Distance learning courses
Distance learning explained
The Open University’s unique, style of distance learning is called 'supported open learning'. This means that you study on your own, either at home or wherever suits you – reading, watching or listening to material supplied, doing activities and assignments with regular support from your tutor.
- Open learning means that you will be learning in your own time by reading study material, working on activities, writing assignments
- Supported means support from a tutor and from other OU staff based at UK centres.
You’ll also get the opportunity to interact with other students through the OU’s online conferencing system, tutorials and informal study groups.
When you first start
Our online induction programme will help get you off to a great start before your study begins. You can work through the programme in your own time, helping you to familiarise yourself with distance learning and your chosen subject, and understand how to get the best out of your time studying with the OU.
For every module you study, you’ll have a tutor, who will give you guidance, offer advice, and provide comprehensive feedback on your coursework. They will also be your first point of contact for help with any module-related or study issues. Your tutor can be contacted by email, and will lead group tutorials and seminars.
Other help and advice
We have a huge range of online information and advice, so you needn’t worry if it’s late at night and you have an urgent question. Most of your questions will already have been asked and answered, and you’ll find them online.
These websites are available to you now:
… and once you’ve applied for your place at the OU you’ll have access to even more online resources, such as:
- computing helpdesk
- the computing guide
- learner support advisers
- country-specific career information
The study experience
What are the study materials like?
You will be taught through printed study materials, audio CDs, video DVDs, and online resources which you will work through on a week-by-week basis.
The study materials we provide are of the highest quality, and they may include:
- specially written textbooks or workbooks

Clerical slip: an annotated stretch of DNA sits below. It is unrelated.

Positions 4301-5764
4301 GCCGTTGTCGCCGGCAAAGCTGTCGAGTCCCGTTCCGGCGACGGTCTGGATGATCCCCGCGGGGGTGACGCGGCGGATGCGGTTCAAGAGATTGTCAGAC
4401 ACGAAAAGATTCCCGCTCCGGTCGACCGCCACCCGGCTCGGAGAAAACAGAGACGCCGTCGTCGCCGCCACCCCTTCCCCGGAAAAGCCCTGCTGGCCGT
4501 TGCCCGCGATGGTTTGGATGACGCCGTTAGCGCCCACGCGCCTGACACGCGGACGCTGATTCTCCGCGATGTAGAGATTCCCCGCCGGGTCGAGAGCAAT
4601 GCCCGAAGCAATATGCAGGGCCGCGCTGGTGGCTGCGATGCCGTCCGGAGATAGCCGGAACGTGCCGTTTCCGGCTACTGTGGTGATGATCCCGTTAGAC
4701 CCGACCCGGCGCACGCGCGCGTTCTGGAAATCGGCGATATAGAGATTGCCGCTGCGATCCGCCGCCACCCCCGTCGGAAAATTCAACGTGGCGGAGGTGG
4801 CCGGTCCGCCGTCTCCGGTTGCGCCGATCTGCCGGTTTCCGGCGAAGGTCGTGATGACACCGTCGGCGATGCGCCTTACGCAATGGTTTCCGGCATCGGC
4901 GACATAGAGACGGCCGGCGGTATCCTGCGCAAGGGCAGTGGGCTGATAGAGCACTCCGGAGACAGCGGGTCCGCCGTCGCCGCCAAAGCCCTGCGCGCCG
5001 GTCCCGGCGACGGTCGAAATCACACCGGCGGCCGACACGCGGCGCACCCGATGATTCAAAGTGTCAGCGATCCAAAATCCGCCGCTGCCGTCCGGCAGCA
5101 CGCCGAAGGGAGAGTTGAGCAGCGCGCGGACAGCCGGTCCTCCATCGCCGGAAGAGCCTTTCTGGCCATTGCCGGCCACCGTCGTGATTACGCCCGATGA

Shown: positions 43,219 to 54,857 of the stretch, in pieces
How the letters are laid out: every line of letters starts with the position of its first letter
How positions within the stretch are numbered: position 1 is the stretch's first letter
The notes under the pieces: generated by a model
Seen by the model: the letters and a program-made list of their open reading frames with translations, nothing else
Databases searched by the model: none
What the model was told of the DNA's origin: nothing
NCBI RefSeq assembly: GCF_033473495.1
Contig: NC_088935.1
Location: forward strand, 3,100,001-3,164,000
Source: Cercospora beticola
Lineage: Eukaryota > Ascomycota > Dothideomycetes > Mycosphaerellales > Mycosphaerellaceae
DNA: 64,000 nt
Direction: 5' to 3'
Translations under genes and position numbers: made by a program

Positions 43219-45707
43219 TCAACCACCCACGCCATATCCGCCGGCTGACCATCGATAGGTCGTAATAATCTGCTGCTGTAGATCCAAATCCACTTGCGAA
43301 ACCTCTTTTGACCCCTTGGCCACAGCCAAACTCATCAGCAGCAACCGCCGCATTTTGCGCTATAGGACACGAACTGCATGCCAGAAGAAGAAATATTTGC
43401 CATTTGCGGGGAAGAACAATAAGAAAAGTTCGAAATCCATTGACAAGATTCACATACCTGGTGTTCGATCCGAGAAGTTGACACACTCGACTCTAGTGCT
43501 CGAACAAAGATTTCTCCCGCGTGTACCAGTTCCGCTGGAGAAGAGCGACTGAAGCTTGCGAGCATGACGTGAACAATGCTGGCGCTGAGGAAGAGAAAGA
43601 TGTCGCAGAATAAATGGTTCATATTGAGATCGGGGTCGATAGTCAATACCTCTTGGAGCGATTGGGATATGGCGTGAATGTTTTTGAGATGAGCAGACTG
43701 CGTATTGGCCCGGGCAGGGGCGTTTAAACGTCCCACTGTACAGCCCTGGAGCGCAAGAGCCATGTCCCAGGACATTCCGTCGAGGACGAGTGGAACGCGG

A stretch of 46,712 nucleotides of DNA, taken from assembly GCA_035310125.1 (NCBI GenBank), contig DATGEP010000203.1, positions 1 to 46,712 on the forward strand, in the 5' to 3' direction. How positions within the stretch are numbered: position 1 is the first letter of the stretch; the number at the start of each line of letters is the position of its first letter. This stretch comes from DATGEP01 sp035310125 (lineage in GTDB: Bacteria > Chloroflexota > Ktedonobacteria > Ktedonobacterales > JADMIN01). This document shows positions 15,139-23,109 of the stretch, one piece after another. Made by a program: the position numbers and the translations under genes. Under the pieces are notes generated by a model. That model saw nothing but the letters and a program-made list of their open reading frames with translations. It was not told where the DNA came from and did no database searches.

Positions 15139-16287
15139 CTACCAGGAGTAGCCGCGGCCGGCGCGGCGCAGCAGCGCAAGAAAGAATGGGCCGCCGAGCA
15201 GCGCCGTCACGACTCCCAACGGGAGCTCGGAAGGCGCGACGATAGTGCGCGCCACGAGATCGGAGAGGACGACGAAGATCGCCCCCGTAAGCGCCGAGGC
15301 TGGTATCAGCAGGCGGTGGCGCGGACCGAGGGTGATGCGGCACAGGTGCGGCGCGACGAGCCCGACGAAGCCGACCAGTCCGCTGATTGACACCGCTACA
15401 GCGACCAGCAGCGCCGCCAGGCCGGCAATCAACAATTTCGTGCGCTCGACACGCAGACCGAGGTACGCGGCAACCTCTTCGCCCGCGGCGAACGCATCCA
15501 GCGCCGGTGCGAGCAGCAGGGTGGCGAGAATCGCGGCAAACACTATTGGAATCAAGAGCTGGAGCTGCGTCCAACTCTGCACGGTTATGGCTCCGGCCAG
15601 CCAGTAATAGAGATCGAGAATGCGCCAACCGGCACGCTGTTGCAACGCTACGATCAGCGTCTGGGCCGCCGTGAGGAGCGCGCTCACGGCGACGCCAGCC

- online teaching materials
- audio CDs, DVDs and computer software
When your module starts, you'll receive study materials by post. The materials we provide are yours to keep and to refer to whenever you wish.
You will also get access to a module website where additional resources will be available. Sometime there will be books you have to buy yourself or borrow from a local library.
You'll get a study timetable that will help you plan your reading, activities and assignments, and you'll get information about how and when your tutorials will take place and for most modules when your examination will occur.
You'll get the most benefit if you study actively, so it is good practice to treat printed study materials as workbooks: write notes on them, highlight sections, underline key points, make notes on the pages, add comments, or stick bits in.
Will I need a computer?
You'll need regular and reliable access to the Internet and a computer so that you can take full advantage of our online services. This includes online forums and our vast library, and get access to support from your tutor and fellow students.
All our modules have a website that will help you plan and organise your study and allow you to get involved with the University's learning community – the largest in the world!
For most modules you will be expected to spend at least a couple of sessions a week working on a computer-based activities and some of this work may be assessed. We'll also ask you to provide an email address so that we can send you important information relevant to your studies. If you don't have an email account of your own we can provide one for you.
Assessment and exams
You'll be asked to complete pieces of work that will contribute towards the completion of your module. Your study timetable will include the dates by which you need to submit assignments or sit examinations.
An assignment is a piece of written work, covering material from your module. Completing assignments helps you to consolidate and use what you have learned. Most assignments go to your tutor for comments ('tutor-marked assignments' or TMAs). Some may be marked by computer ('computer-marked assignments' or CMAs).
Some modules include other types of written assignments, such as project work or dissertations.
Most OU modules end with an examination on a scheduled date. You will be given the address of the examination centre (and the examination date) when your module starts.
A model of academic excellence
Our modules are developed by multi-disciplinary course teams comprising renowned academics, educational technologists and media specialists, plus external assessors who ensure academic standards are equivalent to other universities.
The University's reputation for academic rigour and quality is founded on this model – which has been adopted by distance teaching institutions across the world.
Your learning tools
You’ll receive your learning materials by post when your course starts. And they’re all yours to keep, except any equipment that is loaned.
You’ll be able to access the course website, packed with useful additional resources. We’ll also send you a study timetable, which will help you plan your reading, activities and assignments, plus tell you about your tutorials and the date of any exams.
Got a question about distance learning with the OU? Please check our FAQs.